Saturday, 23 September 2017

Canadian Rockies, Athabasca Glacier, Columbia Icefield

The Athabasca Glacier in the Canadian Rockies ©Solange Hando

Located in the Jasper National Park and part of the Columbia Icefield, this is one of the world's most accessible glaciers, a comfortable day trip from Jasper (105 km) but also feasible from Lake Louise or Banff (195 km).

Up there, at 2000 metres, it's likely to be cold and the weather can change in minutes from dazzling sunshine to the odd snow shower. Take warm clothes and suitable shoes.  

The Skywalk, Athabasca ©Solange Hando

The Athabasca is a popular attraction so if you plan to take part in the 'double adventure', available in season, book well in advance, especially if you want to request specific times.

 The Skywalk is a good start, taking you on a semi-circular glass walkway suspended, it seems, between heaven and earth. Below you is the vertiginous drop of the Sunwapta Valley where pine trees cling tenaciously to barren soil, and towering above you, snow-capped mountains reaching over 3000 metres.

 Ice and Snow, Columbia Icefield, Jasper National Park ©Solange Hando

Take time to relax in the visitors' centre, browse the exhibitions and enjoy the stunning views then head down to the glacier for an exciting ride on the ice to the very edge of no man's land.

The Athabasca is six km long and up to 300 metres deep but despite some seven metres of fresh snow annually, this 10,000 year old natural wonder recedes by an alarming five metres a year, as you will see in places from the accumulation of rubble and rocks.

Ice Explorer on the Athabasca ©Solange Hando

Like some sort of giant from a fiction film, the Ice Explorer takes you down a very steep slope then across the ice until you reach the out of bounds limit. Rocky peaks, snowy tops all around and ahead of you, the pristine ice field laced with hidden crevasses.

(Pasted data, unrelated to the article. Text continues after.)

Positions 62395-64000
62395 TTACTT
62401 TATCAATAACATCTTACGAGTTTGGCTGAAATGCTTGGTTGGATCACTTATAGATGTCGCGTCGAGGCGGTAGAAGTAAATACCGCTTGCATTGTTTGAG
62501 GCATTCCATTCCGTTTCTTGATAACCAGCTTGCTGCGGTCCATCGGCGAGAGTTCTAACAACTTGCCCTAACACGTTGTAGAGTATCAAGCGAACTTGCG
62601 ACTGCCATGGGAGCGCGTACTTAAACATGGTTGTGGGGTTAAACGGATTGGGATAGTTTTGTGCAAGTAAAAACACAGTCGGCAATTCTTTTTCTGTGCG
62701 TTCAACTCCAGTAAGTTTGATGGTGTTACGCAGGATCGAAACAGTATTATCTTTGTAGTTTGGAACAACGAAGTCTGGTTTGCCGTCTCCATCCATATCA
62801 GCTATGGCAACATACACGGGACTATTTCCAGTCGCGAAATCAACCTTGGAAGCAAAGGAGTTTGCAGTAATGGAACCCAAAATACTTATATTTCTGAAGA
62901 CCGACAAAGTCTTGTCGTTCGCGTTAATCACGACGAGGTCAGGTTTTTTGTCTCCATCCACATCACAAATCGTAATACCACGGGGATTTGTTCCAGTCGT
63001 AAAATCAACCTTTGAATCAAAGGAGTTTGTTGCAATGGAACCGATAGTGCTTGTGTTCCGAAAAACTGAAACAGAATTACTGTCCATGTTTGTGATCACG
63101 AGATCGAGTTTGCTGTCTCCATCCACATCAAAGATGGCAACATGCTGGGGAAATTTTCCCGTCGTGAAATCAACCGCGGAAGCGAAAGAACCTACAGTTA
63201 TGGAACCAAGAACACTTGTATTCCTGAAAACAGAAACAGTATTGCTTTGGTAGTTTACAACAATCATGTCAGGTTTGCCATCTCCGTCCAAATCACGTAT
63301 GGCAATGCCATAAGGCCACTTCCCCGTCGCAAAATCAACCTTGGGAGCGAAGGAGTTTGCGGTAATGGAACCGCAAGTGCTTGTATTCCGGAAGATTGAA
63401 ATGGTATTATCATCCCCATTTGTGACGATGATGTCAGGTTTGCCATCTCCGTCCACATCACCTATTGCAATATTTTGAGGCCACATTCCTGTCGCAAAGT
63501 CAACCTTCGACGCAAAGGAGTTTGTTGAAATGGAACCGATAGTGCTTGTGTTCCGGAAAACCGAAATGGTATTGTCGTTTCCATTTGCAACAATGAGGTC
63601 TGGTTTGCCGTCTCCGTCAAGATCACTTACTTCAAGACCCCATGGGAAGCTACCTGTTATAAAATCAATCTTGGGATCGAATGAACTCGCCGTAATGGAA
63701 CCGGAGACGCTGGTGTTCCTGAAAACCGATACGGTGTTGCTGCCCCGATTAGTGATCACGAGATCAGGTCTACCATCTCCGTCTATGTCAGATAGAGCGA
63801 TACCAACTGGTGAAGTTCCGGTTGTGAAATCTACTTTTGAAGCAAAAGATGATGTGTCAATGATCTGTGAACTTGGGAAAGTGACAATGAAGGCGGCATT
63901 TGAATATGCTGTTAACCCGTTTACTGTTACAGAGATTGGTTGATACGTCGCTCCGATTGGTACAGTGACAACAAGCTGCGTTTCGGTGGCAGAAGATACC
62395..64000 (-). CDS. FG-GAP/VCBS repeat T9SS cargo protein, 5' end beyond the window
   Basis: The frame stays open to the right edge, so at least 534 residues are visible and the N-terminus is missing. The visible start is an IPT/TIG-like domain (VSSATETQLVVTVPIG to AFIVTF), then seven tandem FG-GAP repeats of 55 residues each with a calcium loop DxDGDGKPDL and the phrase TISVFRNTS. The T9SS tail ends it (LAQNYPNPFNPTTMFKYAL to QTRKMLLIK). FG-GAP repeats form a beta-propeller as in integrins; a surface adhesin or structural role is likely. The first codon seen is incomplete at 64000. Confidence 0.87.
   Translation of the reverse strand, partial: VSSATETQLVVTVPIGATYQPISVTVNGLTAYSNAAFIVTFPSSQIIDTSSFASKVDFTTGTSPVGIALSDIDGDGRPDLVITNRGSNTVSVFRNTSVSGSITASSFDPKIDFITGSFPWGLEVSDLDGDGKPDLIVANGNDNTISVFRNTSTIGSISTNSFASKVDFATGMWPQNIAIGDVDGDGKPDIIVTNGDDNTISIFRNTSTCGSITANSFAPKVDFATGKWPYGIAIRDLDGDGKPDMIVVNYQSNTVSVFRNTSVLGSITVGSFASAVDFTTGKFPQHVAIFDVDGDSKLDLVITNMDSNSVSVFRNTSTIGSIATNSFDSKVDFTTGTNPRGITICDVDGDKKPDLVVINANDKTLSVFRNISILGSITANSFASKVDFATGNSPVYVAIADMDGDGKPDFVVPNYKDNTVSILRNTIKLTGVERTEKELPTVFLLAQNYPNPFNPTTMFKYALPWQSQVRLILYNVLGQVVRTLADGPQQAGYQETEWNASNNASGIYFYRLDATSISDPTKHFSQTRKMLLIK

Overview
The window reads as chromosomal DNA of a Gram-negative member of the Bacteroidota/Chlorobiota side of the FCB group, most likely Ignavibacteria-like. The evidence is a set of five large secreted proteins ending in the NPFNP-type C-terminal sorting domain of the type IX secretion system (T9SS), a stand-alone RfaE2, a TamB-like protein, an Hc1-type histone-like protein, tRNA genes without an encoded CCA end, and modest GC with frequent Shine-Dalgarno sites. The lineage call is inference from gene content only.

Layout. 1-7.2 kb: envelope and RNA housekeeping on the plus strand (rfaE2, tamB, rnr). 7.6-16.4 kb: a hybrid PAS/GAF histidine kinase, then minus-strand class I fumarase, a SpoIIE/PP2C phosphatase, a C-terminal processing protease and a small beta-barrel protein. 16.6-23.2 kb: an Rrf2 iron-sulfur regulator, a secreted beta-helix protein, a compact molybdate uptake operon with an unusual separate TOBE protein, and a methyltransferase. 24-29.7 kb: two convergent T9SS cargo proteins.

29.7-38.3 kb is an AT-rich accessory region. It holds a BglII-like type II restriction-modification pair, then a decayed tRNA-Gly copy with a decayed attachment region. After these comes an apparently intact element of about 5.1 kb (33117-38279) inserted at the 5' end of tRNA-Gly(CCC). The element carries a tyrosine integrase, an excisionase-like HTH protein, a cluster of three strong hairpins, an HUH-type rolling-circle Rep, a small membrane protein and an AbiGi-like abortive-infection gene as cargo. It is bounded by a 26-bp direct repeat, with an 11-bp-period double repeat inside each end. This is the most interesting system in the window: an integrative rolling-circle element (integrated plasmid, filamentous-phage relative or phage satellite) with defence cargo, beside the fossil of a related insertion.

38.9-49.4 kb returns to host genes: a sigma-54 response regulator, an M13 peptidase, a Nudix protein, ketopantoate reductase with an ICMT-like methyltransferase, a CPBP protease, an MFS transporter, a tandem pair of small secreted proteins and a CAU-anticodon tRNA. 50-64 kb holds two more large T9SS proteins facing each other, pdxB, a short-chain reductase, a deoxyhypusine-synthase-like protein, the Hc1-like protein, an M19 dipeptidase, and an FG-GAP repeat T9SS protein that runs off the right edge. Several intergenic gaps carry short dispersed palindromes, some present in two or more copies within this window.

Sometimes you might hear a rumble in the distance and witness an avalanche tumbling down towards you. It may send shivers down your spine but on a guided tour, you are in good hands.

Standing on the Edge ©Solange Hando

Then before the Explorer turns round, you can step out and walk on the ice, long enough to take a few photos, touch the snow and feel the vibes as clouds pile on the horizon above the stillness of this vast natural world.

Saturday, 2 September 2017

Travel Writing? How to Sell every Feature you Write

Flying High ©Solange Hando

How do you start?
Think 'idea', the tighter the better
A flight over Everest, a festival, sampling the local food
Be original, less is more
Easier to sell

What next?
Find a market
Spend time browsing all sorts of publications
Who would be interested in your idea?
Who are the readers?
Think age group, budget, interests, families,couples

Made your choice?
That makes you a professional
That saves the editor's time and yours
How should you pitch?
Show the editor you are familiar with the publication
Write your pitch in similar style
Be brief and to the point
Offer pictures

Keep Going ©Solange Hando

Got the go ahead?
But before you write a single word
Study the publication in detail, both format and style
Word count
Number and length of paragraphs
Choice of vocabulary, speech, quotes
1st or 3rd person
Fact box?

Next take a look at your pictures
It will
Refresh your memory
Help you to decide what to put in or leave out
Choose the best, the most original
Images will sell your words.

Ready to start?
Spend time on the 1st paragraph, it must grab attention straightaway
Keep your second best anecdote for the end
In the middle:
Vary the pace, highs and lows, anecdotes and facts
Paint a picture:
Include the senses
Avoid clich├ęs
Be original

Sail Away ©Solange Hando

When all is done
Double check, click send
Now you're on your way

Would you like to read more?
Check out

Just 100 pages on the road to success
Good luck
Happy travels